The government may step in by introducing a prompt payment protocol, but fintech companies have also offered solutions. Invoice financing companies such as Skippr and Waddle offer a way for companies to bring invoices forward in exchange for a fee. Banks have previously offered this service, but fintech companies are also offering integration with accounting software and more transparent fee structures. Larger banks have increasingly been moving out of this space or offering an invoice financing product through a third-party.
“Better the devil you know”
Alternatives to the banks are there for business borrowers, but according to Slonim, one of the barriers for business owners is the lack of awareness of their options.
“SMEs do have lots of financing options outside the Big Four banks, but they just don't know what they all are and even if they did, they would struggle to determine which one was best suited to them. As a result many just default to the status quo of 'better the devil you know'. If the bank won’t help, they borrow from family, friends or on the credit card, or they somehow just find a way to get by.”
The numbers support Slonim. According to a report released by The Productivity Commission in September 2015, bank loans were one of the last places startups turned for finance. The report drew on results from a 2014 survey by Startup Muster, which showed private capital from Australia was the most popular funding source for startup businesses, followed by funds from family and friends and public grants. Bank loans were third least popular with only 2% of startups relying on bank finance.
Source: Productivity Commission Inquiry Report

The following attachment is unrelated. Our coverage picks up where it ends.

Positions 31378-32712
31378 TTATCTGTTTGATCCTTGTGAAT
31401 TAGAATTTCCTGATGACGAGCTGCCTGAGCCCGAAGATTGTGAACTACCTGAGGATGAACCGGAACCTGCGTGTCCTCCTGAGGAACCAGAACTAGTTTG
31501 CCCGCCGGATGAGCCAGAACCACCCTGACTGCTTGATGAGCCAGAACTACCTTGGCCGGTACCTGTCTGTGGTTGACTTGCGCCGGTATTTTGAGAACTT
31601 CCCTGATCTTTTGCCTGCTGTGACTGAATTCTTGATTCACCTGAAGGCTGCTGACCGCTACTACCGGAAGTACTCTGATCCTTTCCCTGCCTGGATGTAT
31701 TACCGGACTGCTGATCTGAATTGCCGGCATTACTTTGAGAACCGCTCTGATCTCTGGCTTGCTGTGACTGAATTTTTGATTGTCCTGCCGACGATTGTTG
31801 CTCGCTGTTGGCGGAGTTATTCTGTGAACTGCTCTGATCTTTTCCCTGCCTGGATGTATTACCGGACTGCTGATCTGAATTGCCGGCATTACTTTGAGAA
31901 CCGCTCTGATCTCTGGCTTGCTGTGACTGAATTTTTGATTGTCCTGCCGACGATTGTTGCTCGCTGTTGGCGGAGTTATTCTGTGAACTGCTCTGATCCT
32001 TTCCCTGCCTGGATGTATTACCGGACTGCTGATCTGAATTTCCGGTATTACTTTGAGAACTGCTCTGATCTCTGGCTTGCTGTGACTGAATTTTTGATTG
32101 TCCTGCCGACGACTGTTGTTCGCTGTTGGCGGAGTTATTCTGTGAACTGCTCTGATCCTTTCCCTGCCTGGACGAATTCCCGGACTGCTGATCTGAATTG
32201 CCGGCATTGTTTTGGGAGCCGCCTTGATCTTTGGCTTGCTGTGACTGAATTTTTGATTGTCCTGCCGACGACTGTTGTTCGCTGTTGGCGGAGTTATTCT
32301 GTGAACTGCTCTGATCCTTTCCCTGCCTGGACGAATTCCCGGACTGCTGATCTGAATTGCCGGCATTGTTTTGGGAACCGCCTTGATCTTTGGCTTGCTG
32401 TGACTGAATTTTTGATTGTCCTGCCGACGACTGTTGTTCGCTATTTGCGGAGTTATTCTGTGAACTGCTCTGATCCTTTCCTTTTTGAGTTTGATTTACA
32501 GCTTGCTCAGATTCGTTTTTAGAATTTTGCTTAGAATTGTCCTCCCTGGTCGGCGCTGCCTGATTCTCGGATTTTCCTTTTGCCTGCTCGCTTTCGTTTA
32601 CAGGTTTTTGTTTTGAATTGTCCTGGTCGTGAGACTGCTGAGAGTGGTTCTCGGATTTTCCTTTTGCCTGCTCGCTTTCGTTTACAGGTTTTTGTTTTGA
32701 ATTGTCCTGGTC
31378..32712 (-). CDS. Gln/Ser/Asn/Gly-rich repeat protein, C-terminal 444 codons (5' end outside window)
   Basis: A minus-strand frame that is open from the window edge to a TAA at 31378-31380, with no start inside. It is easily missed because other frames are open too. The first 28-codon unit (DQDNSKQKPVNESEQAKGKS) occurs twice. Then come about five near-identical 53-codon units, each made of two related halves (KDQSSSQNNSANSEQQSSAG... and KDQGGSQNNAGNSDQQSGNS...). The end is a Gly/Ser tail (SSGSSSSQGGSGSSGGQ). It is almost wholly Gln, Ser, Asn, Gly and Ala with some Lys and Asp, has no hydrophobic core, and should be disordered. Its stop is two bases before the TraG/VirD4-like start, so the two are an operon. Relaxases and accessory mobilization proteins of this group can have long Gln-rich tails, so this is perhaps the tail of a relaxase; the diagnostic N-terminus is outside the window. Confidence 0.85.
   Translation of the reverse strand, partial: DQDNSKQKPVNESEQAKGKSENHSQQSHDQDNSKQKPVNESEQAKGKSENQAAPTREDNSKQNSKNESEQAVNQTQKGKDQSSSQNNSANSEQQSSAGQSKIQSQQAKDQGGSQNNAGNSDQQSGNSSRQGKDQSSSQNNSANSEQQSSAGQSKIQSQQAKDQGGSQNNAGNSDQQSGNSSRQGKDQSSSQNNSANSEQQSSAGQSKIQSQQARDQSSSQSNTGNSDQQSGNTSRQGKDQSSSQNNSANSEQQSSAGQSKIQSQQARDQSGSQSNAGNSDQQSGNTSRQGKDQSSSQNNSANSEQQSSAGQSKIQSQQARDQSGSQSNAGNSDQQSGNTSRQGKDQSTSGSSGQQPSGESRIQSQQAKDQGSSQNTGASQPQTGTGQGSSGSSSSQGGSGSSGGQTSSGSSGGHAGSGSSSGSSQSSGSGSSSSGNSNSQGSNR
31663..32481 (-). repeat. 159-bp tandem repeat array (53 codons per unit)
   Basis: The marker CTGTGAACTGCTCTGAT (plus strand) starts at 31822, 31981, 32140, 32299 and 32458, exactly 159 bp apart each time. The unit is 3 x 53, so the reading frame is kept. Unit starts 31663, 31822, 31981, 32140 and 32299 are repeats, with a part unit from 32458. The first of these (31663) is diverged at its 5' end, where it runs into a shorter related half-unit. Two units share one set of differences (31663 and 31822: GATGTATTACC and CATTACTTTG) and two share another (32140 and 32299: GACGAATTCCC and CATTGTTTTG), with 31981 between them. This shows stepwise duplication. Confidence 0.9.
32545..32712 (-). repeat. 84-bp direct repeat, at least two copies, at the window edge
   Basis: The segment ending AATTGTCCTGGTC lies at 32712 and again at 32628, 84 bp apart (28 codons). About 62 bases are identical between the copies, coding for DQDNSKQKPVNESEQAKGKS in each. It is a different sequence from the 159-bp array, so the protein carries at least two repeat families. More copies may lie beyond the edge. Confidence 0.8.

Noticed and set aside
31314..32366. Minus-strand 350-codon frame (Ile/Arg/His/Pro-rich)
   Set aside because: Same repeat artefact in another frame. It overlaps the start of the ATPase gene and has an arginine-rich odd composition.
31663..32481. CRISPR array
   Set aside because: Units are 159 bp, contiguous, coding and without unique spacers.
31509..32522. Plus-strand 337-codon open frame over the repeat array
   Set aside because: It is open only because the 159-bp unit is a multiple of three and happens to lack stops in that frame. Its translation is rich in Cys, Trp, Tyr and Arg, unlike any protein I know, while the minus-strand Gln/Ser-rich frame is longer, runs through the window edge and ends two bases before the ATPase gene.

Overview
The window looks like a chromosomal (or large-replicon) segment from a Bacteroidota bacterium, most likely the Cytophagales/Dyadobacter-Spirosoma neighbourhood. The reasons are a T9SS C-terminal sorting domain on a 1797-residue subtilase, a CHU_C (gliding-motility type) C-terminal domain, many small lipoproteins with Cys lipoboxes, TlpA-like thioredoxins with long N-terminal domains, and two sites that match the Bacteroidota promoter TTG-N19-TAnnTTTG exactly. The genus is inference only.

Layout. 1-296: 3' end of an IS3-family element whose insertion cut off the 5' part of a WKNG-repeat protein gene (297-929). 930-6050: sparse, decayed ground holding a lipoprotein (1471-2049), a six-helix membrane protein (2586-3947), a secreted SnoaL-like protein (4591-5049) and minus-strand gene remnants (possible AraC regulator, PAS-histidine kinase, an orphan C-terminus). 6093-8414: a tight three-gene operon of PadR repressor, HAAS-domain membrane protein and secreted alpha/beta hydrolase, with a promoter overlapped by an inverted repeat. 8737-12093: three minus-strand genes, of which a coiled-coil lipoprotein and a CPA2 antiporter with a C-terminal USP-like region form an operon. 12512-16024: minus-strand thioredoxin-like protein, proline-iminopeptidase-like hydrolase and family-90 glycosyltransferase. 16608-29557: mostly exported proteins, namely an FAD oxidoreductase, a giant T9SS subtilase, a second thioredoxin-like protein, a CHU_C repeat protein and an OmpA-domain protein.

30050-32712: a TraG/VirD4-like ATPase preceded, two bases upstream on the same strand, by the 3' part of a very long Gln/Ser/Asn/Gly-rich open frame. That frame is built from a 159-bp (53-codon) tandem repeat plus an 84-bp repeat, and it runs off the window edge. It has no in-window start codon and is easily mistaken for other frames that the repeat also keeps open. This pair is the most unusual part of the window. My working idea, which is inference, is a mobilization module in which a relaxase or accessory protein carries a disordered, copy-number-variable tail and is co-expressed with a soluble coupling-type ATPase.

The strict criteria banks set for business lending leaves many ineligible. The Commission’s report, called Business Setup, Transfer and Closure, also found that out of the businesses that did apply for finance in 2014, 9% were not approved while an additional 9% did not receive sufficient funding. This is compared to 10% of businesses in 2011 that weren’t approved for finance and 5% in 2007.
Fintech vs banks?
Without much to disrupt, does the “fintech vs bank” discourse have a place in the SME space?
“I don't see it in terms of lenders versus banks. I see fintech lenders filling a gap in the market for those SMEs that the banks are not able or willing to service,” says Slonim.
“Banks will always be cheaper but there is certainly a role for fintech lenders although this new breed of lender is by no means the panacea for all of the SME sector’s funding woes.”
There have been several partnerships between SME fintech companies and banks, with the banks involved citing they are able to service a market which they cannot. This includes Commonwealth Bank and OnDeck, recipients of the Fintech-Bank Collaboration of the Year award at the Fintech Awards 2016, and Westpac and Prospa.
As the space develops and new innovations emerge, whether through partnerships or standalone lenders, it should always come back to the needs of the small business.
“Whilst it is still early days with fintech lenders, there is an urgent need for more regulation and pricing transparency to safeguard the interests of small business borrowers. Building integrity and trust is critically important in this emerging form of SME finance.”